Dern was at odds with his family from an early age becoming a "compulsive liar" at the age of 6. At 14 he was sent to Choate (JFK's alma mater) to straighten out, but he hated it. He dreamed of nothing else but coming and running for New Trier High School. In his junior year he got his wish. A half-miler he finished fourth in the state. His senior year he lost only one race and for a time had the best high school time for the 880-meter run in the country.

At the University of Pennsylvania he continued running while studying journalism, but soon became disillusioned with both. "My journalism professor told me 'If you go to work on a paper you'll be a copy boy all your life,'" says Dern. "In track, in my sophomore year, I was thrown in with the big boys and got my brains beat out every week." When he saw James Dean in "Rebel Without a Cause," he decided what he really wanted to be was an actor. All the energy and intense drive he had invested in track he transferred to acting.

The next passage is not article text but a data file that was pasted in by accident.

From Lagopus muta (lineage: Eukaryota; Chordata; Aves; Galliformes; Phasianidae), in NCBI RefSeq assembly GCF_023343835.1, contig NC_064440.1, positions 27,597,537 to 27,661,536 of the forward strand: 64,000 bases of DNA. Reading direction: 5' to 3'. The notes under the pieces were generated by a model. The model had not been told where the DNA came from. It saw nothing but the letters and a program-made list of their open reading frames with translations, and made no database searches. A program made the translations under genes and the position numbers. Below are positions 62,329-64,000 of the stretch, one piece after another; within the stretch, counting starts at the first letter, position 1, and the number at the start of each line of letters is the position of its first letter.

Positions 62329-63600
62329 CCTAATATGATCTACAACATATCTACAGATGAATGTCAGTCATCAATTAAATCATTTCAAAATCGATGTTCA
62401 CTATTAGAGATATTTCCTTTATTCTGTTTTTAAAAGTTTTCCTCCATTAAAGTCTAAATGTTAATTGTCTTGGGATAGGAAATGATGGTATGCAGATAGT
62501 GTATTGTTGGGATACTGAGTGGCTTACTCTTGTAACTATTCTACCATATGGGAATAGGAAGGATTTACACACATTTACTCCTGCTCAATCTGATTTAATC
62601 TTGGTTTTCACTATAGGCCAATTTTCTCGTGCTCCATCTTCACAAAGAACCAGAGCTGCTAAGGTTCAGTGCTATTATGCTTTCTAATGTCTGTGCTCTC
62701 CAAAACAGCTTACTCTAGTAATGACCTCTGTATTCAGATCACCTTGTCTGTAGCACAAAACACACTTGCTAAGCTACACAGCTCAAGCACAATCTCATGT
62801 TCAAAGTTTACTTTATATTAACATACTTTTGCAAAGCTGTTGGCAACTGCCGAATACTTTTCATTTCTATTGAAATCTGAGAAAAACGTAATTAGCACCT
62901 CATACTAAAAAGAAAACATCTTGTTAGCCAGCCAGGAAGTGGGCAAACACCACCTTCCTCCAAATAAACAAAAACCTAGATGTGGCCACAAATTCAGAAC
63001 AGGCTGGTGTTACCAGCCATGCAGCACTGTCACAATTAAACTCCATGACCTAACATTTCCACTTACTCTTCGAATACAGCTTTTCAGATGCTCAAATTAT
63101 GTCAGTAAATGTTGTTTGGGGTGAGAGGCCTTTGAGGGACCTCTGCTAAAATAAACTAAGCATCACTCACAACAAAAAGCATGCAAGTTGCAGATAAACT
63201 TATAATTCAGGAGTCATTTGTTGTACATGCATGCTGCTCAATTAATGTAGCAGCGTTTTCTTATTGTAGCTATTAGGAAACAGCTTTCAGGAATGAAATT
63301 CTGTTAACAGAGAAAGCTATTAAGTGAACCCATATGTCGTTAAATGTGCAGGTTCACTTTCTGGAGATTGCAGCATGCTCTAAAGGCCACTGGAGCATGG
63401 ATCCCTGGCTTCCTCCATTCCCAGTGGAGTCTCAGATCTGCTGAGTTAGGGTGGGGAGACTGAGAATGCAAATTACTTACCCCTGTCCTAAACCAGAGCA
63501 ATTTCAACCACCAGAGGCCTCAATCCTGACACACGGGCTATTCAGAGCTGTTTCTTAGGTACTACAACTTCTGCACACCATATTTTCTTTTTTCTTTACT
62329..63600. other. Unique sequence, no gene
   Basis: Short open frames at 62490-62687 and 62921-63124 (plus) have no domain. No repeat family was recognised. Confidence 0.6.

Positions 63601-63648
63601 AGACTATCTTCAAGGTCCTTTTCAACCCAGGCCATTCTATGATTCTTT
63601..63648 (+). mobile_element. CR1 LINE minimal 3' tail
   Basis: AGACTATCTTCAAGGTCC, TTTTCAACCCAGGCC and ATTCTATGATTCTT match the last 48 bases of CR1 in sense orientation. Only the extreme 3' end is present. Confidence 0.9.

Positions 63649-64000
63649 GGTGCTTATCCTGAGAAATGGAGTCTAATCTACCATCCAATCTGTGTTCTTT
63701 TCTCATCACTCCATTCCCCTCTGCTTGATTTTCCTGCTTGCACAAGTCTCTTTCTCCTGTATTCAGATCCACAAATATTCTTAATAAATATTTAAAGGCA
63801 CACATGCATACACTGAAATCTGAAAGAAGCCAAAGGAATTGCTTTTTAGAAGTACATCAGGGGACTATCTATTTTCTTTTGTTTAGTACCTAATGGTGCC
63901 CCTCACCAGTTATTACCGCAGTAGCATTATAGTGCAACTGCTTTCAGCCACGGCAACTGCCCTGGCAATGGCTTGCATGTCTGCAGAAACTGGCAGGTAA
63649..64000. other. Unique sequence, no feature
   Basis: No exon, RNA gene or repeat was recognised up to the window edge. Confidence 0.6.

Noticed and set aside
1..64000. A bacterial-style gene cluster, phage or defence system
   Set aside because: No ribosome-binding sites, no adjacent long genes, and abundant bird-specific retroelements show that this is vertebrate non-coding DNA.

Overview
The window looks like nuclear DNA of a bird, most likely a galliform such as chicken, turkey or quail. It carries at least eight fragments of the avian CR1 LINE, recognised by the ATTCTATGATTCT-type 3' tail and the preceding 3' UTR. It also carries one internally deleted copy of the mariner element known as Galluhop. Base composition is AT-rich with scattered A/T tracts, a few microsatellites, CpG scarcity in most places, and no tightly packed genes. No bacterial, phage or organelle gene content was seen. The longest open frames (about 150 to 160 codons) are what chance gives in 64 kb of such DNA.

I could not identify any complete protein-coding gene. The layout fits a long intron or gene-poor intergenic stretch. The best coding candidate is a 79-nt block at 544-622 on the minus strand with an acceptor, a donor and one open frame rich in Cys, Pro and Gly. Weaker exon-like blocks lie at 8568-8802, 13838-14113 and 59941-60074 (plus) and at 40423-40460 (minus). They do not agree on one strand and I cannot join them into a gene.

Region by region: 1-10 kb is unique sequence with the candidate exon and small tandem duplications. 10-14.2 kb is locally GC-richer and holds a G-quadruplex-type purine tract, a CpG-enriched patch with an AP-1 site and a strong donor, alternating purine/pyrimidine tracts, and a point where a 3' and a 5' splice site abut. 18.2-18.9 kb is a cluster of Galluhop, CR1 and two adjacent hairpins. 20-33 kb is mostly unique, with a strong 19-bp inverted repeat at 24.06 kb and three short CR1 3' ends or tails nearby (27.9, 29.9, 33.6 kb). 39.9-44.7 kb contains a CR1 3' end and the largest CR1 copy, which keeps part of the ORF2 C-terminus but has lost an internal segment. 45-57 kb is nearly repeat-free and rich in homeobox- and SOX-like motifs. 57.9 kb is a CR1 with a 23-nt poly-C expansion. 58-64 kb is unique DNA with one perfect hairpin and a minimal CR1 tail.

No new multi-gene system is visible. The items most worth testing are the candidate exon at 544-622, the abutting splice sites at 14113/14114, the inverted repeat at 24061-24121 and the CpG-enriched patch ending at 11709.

He dropped out of Penn to study first with Gordon Phillips in Philadelphia then with Lee Strasberg at the Actors Studio in New York. Kazan cast him as a bartender in the play "Sweet Bird of Youth" and gave him his first movie role in "Wild River," but few others noticed. The first 10 years in the business he earned a total of $6,000.